Robert Kanigher again, thank you very much. J.A.K.E. stood for Jungle Automatic Killer Experimental; and the character was also set in World War II, although I want to say later stories were set in a post-apocalyptic future. I may have halluncinated that, let me get back to you...

3. Dolphin

Aquaman's wife (or ex-wife?) Mera is currently more popular than she's been in years, from her appearance in Blackest Night; but Aquaman's squeeze in a good chunk of Peter David's issues was the mysterious underwater blonde. What was her origin? Why didn't she remember her past? How did she get her powers? Dude, I don't know if we ever found out; but she was hot, and funny, and a pretty good match for Arthur at the time. (She would later end up with former Aqualad Tempest, which is not a case of trading up...)

For some reason, the only issues I could find of her were when she was wearing Aquaman's old orange shirt. (She was even wearing that when she later hooked up with Tempest, which should've been a hint for him.) Her previous outfit was cut-off shorts and a tied-off tee-shirt, and if Mattel can't sell a female figure wearing that, they have failed.

4. Black Spider

The original Black Spider was a former junkie turned murderous vigilante, who eventually blew himself up to get the dealer that killed his family. The second, created by Doug Moench and Kelley Jones, was a hired gun who stole the name, as well as being a swarmy bastard whom you couldn't wait for Batman to cave his face in.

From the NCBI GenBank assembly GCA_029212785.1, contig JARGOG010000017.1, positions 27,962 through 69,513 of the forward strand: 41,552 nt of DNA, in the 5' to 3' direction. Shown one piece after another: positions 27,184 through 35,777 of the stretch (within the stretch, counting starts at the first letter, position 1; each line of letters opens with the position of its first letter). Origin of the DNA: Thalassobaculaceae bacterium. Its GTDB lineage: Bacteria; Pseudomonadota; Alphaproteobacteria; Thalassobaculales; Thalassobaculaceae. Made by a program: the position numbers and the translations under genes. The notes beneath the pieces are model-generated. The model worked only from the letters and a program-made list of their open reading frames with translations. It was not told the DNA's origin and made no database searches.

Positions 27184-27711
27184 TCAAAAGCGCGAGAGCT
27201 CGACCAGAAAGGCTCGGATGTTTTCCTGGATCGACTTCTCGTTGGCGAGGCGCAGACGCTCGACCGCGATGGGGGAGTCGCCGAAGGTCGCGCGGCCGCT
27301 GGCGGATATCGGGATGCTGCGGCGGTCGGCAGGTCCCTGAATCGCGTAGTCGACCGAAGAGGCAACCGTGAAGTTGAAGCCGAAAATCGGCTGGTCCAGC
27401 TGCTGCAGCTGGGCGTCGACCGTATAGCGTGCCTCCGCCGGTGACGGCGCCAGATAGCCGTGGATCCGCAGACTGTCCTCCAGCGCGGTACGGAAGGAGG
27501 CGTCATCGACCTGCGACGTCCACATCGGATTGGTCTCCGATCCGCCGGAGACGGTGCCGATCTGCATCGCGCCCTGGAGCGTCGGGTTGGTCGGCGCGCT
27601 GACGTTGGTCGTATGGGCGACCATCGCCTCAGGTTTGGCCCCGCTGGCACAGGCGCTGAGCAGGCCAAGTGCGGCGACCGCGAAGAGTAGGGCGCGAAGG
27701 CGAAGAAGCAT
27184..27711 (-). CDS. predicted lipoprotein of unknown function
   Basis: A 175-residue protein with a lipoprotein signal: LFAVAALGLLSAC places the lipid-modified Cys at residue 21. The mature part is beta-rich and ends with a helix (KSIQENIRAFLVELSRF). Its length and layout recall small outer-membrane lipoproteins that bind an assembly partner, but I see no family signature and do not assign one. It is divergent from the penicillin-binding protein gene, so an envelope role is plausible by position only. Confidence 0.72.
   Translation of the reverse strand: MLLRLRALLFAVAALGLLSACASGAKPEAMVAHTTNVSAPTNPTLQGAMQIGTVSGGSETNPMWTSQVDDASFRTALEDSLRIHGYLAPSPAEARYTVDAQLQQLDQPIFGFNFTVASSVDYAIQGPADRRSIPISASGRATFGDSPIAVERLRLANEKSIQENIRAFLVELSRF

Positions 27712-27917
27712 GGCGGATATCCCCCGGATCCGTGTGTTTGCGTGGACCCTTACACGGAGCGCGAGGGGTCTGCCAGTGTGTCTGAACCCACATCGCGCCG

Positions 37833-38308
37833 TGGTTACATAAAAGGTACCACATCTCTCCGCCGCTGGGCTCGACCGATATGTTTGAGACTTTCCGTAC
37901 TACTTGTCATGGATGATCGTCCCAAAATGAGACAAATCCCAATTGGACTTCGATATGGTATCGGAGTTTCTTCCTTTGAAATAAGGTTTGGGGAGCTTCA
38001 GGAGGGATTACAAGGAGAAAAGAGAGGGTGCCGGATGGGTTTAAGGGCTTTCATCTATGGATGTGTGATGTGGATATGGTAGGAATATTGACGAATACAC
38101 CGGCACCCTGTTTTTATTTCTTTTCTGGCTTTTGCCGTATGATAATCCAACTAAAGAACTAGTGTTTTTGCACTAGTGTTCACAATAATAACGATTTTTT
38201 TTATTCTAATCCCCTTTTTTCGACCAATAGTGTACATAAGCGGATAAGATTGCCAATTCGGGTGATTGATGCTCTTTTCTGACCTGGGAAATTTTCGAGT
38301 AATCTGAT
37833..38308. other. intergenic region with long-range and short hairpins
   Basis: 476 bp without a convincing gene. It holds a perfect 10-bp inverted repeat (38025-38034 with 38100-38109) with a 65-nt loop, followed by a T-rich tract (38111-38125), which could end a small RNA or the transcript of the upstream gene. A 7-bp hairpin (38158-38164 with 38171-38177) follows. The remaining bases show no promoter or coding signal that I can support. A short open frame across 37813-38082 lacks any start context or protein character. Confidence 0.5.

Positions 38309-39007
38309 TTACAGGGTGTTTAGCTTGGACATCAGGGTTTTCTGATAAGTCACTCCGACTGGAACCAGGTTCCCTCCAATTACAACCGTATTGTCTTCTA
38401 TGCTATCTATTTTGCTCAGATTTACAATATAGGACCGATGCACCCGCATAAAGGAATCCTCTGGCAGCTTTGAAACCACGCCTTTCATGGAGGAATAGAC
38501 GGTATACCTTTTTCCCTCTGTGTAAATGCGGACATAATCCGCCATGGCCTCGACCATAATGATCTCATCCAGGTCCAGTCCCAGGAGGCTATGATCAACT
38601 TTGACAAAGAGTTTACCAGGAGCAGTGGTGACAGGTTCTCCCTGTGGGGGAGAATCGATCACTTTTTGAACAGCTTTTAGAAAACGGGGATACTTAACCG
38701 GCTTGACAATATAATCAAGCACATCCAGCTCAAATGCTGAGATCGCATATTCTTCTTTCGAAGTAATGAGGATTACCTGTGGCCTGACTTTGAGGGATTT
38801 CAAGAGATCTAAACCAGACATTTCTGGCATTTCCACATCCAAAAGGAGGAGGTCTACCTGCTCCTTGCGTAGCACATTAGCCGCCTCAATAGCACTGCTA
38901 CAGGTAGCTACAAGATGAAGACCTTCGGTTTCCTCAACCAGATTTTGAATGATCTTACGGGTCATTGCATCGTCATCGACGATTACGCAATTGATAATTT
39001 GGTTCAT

Admittedly, Killer Moth has more name recognition; I don't think Black Spider has appeared in any of the animated series or prior toy lines. He's a glorified thug, true; but he could also be made with a repaint of Blue Beetle and some guns. He's a gimme for Mattle, easy as pie. (In all honesty, there's a couple of other never-before-made Batman villains that I would prefer, but both Anarky and KGBeast could require more tooling, or get hung up on their names. And Clayface III, the crazy one that melts people? He would be toyetic as all get out, but scares the hell out of me.)

5. Monarch

The big bad of 1991's Armageddon: 2001, this armored baddie was famously supposed to be revealed as Captain Atom, then last minute revisions made him Hawk, of Hawk and Dove. Exactly. Still, he's a bad guy in an armored suit, and we sure as hell don't have to ask for a removable mask for him. Make Monarch whoever you want him to be: Guy Gardner, Kid Eternity, Awkwardman, whoever. You really couldn't make a worse choice.

He's a nice, all-purpose bad guy; with almost no characterization that I can recall, which means for play purposes the sky's the limit. I for one would not request an unmasked variant.

6. Manhunter (Mark Shaw)

MAKE ME THIS GODDAMN FIGURE. Ahem. Sorry. I just love the hell out of that costume, though. John Ostrander and Doug Rice didn't create the character of Shaw, but they built him up quite a bit; and Suicide Squad fans may recall not only did his book crossover there, this Manhunter was a bounty hunter that often captured villains that would later end up on the Squad. (He catches the Penquin and Captain Cold his first issue, and not just in an attempt to sell the new character as badass: he legitimately outsmarts them both, sort of: catching the Penquin in the bathtub, and the drunk and disorderly Captain after his beloved Cubs lose.)